There are two simple forms of learning. One form is habituation which diminishes an elicited response to a stimulus after repeated exposure. It is regarded as stimulus specific because the more you become familiar to a particular stimulus, the less likely you are to pay attention to it and therefore respond to it. However, as soon as a new stimulus is introduced, the previous habituated response will appear to quickly recover (Domjan, 2010). This learning process can be of two types; short term habituation which describes a temporary, immediate decline in response and long term habituation which accounts for more permanent and slower decline in response. The other simple form of learning is known as sensitisation which is a non-associative learning process and results in an increase in responsivity to an intense stimulus after repeated exposure. Habituation and sensitisation both result from repeated stimulation and therefore appear to compete with one another for control over behaviour (Domjan, 2010). What form of learning you experience wi...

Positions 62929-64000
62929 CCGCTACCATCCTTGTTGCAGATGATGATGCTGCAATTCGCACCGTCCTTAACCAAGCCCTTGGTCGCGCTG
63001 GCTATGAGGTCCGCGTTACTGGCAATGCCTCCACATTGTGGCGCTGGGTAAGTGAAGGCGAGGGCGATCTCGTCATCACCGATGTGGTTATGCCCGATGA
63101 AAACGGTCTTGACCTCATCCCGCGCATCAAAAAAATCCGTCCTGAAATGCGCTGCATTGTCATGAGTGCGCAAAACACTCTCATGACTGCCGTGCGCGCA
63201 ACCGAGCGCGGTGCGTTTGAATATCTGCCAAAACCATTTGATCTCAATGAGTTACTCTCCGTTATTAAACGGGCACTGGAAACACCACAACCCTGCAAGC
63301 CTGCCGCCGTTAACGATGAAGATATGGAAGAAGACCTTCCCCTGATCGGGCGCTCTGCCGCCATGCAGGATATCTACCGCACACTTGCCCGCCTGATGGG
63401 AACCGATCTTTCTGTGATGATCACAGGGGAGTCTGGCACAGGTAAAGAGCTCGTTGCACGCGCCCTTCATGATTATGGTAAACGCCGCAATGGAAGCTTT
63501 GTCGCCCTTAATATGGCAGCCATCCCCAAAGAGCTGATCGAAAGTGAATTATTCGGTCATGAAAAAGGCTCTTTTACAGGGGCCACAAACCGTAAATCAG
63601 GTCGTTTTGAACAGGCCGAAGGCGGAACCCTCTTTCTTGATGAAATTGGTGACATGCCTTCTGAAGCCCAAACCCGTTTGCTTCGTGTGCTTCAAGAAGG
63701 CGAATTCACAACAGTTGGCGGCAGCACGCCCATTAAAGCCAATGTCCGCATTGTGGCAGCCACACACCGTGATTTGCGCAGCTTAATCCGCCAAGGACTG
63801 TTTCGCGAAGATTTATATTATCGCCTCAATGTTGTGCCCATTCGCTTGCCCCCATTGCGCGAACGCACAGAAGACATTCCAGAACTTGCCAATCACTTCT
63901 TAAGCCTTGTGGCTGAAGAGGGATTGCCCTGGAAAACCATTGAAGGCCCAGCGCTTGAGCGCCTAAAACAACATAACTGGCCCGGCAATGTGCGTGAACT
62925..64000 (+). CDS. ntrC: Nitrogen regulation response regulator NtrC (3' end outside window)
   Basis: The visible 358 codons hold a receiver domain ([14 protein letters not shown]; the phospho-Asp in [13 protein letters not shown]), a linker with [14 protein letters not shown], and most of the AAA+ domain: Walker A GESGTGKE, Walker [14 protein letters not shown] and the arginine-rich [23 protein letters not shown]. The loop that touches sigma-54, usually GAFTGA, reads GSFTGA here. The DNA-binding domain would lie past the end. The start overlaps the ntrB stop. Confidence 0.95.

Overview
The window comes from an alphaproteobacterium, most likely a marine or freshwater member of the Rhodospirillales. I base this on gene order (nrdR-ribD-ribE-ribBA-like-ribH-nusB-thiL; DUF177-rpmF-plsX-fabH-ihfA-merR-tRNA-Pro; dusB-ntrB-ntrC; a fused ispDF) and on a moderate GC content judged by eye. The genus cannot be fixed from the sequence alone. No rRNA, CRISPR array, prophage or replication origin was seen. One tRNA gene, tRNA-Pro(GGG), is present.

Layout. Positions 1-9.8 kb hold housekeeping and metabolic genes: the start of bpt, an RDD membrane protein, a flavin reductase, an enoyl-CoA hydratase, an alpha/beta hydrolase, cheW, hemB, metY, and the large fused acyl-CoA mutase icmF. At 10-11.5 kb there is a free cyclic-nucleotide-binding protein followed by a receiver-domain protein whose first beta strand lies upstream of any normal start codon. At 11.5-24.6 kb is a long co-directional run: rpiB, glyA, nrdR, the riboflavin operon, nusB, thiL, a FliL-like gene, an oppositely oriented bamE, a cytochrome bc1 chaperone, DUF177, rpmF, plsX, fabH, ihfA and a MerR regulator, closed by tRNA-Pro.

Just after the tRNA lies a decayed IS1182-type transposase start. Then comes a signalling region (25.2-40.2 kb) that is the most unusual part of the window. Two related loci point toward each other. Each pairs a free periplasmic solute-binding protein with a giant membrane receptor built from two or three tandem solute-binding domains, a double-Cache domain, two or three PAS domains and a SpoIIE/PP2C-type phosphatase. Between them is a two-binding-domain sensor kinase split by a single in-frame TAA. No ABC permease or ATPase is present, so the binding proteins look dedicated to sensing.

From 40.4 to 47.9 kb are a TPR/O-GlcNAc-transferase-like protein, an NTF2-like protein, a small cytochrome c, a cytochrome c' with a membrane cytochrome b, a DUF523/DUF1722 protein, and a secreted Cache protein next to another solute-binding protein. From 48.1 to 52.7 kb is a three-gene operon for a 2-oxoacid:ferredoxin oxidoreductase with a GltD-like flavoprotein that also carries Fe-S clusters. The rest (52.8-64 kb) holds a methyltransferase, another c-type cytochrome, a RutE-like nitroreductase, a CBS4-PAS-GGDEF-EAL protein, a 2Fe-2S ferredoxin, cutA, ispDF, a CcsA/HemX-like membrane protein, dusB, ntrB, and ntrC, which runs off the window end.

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...asic procedures of classical conditioning in that we go from an unconditioned stimuli (US) eliciting an unconditioned response (UR), to a conditioned stimuli (CS) eliciting a conditioned response (CR), of which is all achieved by associating a neutral stimulus (NS) with an unconditioned stimulus.
The current research sought to investigate this concept further with a partial replication of the study conducted by Pavlov (1902). The purpose of the study was to primarily investigate whether the same concept of classical conditioning in animals can be applied to humans. It may have been the case that this type of learning process only occurs in non-human organisms and so therefore further study was needed to clarify the conditions. Our main hypothesis was that classical conditioning would still appear to occur in humans and would hence lead to an increase in salivation.
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